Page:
In recent years, the trend of wedding themes has overtaken the wedding industry. If you look on Pinterest, you can find examples of bohemian, industrial, forest, seasonal (with an emphasis on winter, summer, fall, or spring), vintage, historical (with an allusion to an historical period), and other wedding themes. You can also see how the specific theme trends change based on the different color choices year after year.
In my view trends can be helpful, and sometimes even necessary. For a wedding planner and other wedding vendors, trends are easy to work with because everyone understands what kind of style is being discussed. The problem is that planning such a themed wedding without making a specific connection to the marrying couple, their personalities or unique style, can end up with nothing more than a beautiful but empty shell.
Look, your wedding style is like a dress or a suit. One will suit you, but another may not. In one you may feel regal, but in another you may feel like a pauper (no matter how beautiful the wedding might outwardly be). More accurately, with one style you may feel like you’re attending a ball, while with another you may feel as if you’re on the outskirts of the ball and you’re not sure how you got there.
It doesn’t matter at what point of your wedding planning process you now find yourself. Even if you’ve only just received a marriage proposal, the moment of needing to begin planning, and an ensuing feeling of uncertainty about the future look of your wedding, are inevitable.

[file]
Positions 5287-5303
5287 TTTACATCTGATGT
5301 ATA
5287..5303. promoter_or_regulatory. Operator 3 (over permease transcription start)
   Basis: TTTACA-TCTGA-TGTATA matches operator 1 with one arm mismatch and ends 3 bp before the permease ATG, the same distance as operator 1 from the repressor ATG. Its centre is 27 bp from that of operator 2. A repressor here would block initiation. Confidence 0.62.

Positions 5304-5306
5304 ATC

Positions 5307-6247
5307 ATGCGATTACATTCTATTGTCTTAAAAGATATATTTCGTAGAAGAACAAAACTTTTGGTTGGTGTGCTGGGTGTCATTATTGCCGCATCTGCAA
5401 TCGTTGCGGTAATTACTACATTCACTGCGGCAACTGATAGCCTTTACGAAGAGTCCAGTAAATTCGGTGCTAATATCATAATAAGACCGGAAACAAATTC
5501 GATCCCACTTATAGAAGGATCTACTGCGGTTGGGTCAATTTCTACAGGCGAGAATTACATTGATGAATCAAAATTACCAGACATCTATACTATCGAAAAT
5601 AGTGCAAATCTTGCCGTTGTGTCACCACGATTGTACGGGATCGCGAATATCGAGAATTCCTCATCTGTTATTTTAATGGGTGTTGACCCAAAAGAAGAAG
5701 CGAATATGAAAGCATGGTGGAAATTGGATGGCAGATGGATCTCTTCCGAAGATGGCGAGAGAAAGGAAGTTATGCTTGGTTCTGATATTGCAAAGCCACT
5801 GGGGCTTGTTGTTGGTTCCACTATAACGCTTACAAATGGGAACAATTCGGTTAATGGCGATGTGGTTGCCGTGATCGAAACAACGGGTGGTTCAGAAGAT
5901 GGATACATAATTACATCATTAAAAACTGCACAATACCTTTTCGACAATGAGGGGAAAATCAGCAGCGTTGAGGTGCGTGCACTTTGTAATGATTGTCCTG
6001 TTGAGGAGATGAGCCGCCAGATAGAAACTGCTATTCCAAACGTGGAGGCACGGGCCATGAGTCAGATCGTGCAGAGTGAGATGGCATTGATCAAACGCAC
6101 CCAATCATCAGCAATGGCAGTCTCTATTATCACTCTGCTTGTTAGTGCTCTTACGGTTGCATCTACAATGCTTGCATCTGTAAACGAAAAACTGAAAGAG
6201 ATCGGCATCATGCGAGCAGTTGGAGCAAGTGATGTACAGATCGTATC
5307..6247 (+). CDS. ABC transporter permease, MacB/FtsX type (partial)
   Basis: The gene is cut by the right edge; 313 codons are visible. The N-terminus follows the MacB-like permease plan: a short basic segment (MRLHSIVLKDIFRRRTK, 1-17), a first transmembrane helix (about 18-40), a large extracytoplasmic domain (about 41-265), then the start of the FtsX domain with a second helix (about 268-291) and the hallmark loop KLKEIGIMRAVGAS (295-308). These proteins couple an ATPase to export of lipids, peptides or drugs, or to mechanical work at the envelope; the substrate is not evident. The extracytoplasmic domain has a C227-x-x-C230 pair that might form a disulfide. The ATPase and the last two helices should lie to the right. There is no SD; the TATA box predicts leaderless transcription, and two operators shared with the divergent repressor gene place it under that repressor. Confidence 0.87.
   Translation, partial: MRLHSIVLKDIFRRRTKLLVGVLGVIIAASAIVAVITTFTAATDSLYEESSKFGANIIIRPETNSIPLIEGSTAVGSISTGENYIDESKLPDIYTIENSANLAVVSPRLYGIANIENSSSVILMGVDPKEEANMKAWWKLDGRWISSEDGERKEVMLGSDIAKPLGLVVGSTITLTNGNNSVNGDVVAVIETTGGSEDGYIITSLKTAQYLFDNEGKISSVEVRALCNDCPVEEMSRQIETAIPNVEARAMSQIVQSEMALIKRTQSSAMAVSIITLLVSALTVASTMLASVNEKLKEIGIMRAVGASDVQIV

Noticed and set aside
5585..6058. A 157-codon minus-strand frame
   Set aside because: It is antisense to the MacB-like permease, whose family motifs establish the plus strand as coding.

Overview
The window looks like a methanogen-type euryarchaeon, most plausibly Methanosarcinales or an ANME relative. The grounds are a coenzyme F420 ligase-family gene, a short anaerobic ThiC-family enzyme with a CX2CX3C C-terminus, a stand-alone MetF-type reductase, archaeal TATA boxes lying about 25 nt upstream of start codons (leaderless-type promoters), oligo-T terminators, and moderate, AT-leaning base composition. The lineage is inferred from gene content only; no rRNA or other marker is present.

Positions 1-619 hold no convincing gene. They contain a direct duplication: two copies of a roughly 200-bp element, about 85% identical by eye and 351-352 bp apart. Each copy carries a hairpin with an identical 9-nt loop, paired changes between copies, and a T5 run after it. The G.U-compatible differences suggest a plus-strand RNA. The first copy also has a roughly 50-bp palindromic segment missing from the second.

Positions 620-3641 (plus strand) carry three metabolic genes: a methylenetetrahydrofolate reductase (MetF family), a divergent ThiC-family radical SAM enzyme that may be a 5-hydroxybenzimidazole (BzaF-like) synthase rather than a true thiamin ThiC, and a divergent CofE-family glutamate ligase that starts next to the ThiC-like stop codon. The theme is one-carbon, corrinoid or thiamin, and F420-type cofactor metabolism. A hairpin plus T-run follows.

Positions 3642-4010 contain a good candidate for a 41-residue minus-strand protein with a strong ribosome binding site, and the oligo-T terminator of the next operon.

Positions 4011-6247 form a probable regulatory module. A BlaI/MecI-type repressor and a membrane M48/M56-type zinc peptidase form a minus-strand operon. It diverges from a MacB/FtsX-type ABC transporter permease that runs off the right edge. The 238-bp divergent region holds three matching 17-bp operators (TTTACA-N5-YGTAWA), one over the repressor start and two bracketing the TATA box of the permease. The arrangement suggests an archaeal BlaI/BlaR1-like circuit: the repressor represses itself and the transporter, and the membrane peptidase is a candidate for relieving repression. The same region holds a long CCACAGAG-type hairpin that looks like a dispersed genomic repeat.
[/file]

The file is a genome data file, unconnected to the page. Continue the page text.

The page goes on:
When I received my marriage proposal eight years ago, I would have given a lot for someone to explain to me what I should have focused on in my wedding planning. It’s really very business-like, but the ultimate goal should be to remain true to yourself. This matters because if you are invisible among the wedding elements that you’ve chosen (whether they’re ones the wedding industry offers, or just those you can afford), you’ll feel badly on your wedding day. You’ll feel stressed and reserved. You do not want this. Your wedding is only one day that goes by really fast, and it would be a shame not to enjoy every moment of it and not remember it fondly afterward.
I have a seen all kind of brides. Some of them knew exactly what they wanted, or thought they knew, but later changed their minds. But more often than not, I encountered brides like the bride I used to be: Ones who were unsure of themselves, did not know what they wanted, and were operating only on a hunch.
When I was organizing my Dutch-Russian wedding, I felt like a blind cat as I was visiting wedding vendors and discussing my wedding with them in my broken Dutch. Moreover, I did not even know what questions to ask because I did not have a clear picture of what I wanted in my head. Almost seven years after my own wedding, and after receiving the certifications of a wedding planner, I now understand that the decision over the style of the wedding is much deeper than just deciding what you think you like or what is pretty. You can see this as a test of your self-identification and personality. If you have gone through personal growth, and you know yourself well, you will have a much easier time expressing yourself at your wedding. If your wedding planning has coincided with a crisis of identity, as it had in my case, use the wedding planning process as your chance to truly discover yourself.
So even if it significantly complicates the task of choosing the style of your wedding, prioritize choosing a theme that genuinely represents you and your personality. Your wedding theme should fit you like a glove. Pictures on Pinterest can be great for inspiration, but don’t forget to beautifully display yourself.
Do you want to brainstorm the style of your wedding? Comment with your biggest question, doubt, or thought that you’ve had after reading this blog. I will personally choose the winners, with whom I’ll conduct an online brainstorm session intended to help pinpoint their individual wedding style.